Reconciliation explained: How Democrats can pass climate, health bills

 Reconciliation explained: How Democrats can pass climate, health bills


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Democrats are close to pulling off something that has eluded them for the past year and a half: passing legislation to address climate change and the costs of health care, and doing it without any Republican votes.

This has been one of President Biden’s top goals since he took office, so much so that he and Democratic leadership have reserved their one legislative tool to get it done: reconciliation.

Here’s what reconciliation means and what Democrats are able to get done with it.

Reconciliation allows Democrats to avoid a Republican filibuster in the Senate: Most legislation in the Senate these days requires 60 votes to pass, rather than a simple majority of 51. That’s because just one senator out of 100 can filibuster legislation, and the only way to end it is to get 60 senators to agree to move on. Rarely does one party have such a supermajority. The Senate is currently split 50-50. Democrats have only a one-vote majority in the Senate, and only because Vice President Harris can cast a tiebreaking vote.

Despite those narrow margins, Biden has actually had significant success with bipartisan legislation. He’s signed an infrastructure bill into law and a modest gun-control package, the first of its kind in decades. And just this week, the Senate passed legislation investing in the U.S. semiconductor industry.

But there is virtually no chance that even one Republican will support Biden’s climate bill. Senate Republicans are generally skeptical of spending federal money to address climate change and health-care costs. Plus, Republicans are months away from potentially taking back the majority in the Senate, so they would rather not give Biden a big win on one of his major campaign promises. So, Democrats turn to reconciliation.

How reconciliation can help Democrats get around Republican opposition: There is one Senate rule that prevents a filibuster from being used on legislation. Any legislation directly and substantially related to the federal budget can’t be filibustered. The original intent of this rule — which has been in effect in its present form since the 1980s — was to help Congress quickly realign federal law to match spending bills as necessary. The power of the purse is Congress’s No. 1 job, and senators didn’t want to let certain spending changes get bogged down in the endless debate that the filibuster allows for.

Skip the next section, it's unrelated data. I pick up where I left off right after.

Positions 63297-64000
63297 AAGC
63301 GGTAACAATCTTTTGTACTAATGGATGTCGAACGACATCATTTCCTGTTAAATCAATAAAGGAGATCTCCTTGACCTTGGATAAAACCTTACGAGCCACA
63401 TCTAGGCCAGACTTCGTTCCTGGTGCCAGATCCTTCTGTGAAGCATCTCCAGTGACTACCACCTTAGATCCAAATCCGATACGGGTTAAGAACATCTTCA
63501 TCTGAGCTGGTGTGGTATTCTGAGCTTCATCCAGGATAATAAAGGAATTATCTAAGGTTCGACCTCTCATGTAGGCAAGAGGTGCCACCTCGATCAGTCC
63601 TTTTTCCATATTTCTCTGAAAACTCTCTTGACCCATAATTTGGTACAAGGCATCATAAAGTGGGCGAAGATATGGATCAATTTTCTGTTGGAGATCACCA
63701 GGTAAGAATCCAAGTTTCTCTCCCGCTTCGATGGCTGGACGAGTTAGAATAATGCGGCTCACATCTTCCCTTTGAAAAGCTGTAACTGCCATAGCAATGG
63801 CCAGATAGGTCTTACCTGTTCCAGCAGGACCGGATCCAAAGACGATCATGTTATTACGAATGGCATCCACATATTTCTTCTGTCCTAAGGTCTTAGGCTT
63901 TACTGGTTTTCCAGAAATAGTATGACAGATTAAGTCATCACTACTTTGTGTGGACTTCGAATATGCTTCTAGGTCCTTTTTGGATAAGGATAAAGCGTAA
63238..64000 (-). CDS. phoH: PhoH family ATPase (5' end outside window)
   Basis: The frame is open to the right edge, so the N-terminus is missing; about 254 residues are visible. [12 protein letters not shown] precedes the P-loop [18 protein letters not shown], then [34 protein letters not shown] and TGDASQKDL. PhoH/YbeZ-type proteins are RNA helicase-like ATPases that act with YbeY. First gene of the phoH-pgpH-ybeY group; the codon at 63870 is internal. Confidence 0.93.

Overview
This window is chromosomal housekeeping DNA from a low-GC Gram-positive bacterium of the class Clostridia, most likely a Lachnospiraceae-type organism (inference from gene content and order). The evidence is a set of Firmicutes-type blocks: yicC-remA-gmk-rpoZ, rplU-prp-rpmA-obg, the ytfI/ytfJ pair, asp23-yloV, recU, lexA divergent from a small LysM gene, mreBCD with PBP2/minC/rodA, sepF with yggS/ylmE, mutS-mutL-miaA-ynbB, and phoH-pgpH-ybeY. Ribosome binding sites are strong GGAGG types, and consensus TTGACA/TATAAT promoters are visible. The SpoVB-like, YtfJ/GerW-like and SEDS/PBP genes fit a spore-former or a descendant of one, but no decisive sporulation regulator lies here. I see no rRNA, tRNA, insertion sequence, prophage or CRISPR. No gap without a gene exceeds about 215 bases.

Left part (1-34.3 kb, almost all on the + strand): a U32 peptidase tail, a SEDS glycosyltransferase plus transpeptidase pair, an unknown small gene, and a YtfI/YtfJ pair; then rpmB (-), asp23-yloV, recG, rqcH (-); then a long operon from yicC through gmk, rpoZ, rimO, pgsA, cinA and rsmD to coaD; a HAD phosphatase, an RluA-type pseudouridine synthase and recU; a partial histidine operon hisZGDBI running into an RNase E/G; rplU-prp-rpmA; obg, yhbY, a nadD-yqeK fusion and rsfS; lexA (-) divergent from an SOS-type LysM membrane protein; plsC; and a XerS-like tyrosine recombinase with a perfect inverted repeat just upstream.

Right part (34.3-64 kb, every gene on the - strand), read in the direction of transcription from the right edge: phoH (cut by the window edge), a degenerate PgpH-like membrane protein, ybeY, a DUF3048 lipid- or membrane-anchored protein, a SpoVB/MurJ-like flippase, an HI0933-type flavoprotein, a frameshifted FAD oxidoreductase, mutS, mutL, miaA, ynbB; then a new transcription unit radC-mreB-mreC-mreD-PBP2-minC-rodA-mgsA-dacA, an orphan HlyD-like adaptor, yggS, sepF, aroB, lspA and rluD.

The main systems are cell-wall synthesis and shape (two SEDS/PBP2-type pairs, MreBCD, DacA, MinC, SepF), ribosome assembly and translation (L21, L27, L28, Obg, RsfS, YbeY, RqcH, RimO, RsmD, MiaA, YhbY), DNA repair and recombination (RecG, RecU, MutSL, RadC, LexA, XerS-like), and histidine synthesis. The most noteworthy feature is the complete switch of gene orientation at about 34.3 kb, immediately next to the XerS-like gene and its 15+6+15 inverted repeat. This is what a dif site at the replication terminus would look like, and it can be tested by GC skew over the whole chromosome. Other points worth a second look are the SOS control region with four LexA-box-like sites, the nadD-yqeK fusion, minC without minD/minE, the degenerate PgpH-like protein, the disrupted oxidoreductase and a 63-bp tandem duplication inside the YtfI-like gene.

But pretty much since its inception, reconciliation has been exploited by party leaders to pass policies that they otherwise couldn’t get a majority vote on. Under President Donald Trump, Republicans used reconciliation to pass major changes to the federal tax code that Democrats decried.

“What has changed over time is the degree to which reconciliation has become basically the only way for a majority party … to pass big, party-defining legislation,” said Molly Reynolds, a congressional budget expert at the Brookings Institution.

What happened the last time Democrats tried to use this: In the first few months of Biden’s presidency, Democrats used reconciliation to pass more coronavirus aid, over Republicans’ objections.

Then, Democrats turned to reconciliation with plans to spend $2 trillion to dramatically reshape the federal government, on everything from child care to education.

But reconciliation comes with some big catches, and three big ones have hung up Democrats for the past year and a half:

  1. The Senate generally can’t use this tool more than once or twice per year. So they have to reserve their most important legislation for it.
  2. Everything in the legislation has to relate directly to the budget. That’s a largely subjective measure, decided by the nonpartisan Senate parliamentarian. Last year, when they had hopes of passing a massive spending bill addressing all parts of the economy, Senate Democrats argued to the parliamentarian that extending legal status to millions of immigrants was a federal budget issue. (She said it wasn’t.)
  3. Any legislation passed under reconciliation still requires a majority vote to pass. With such a narrow majority, that means Democrats can’t lose a single vote among their caucus. And Sen. Joe Manchin III (D-W.Va.), plus at times Sen. Kyrsten Sinema (D-Ariz.), have dashed their party’s hopes many times.

What’s happening now: This current deal came together rather abruptly. Manchin and Senate Majority Leader Charles E. Schumer (D-N.Y.) announced that they reached a deal Wednesday, surprising many of their colleagues, The Washington Post reports. And Manchin agreed to only a fraction of the original $2 trillion spending bill known as Build Back Better; this is one $433 billion and mostly deals with clean energy and climate, and with prescription drug prices. Manchin was persuaded by Democratic leaders’ promises to make some domestic oil and natural gas production easier, as well as economists’ arguments that this wouldn’t contribute to inflation, The Post reports.

But Manchin could change his mind again. Or a more liberal senator could withhold their support, hoping to get more money for their priorities. Democrats know that this bill is probably the only one they’ll be able to pass over Republicans’ objections, potentially for the rest of Biden’s presidency, if Republicans take back one or both chambers of Congress this fall.



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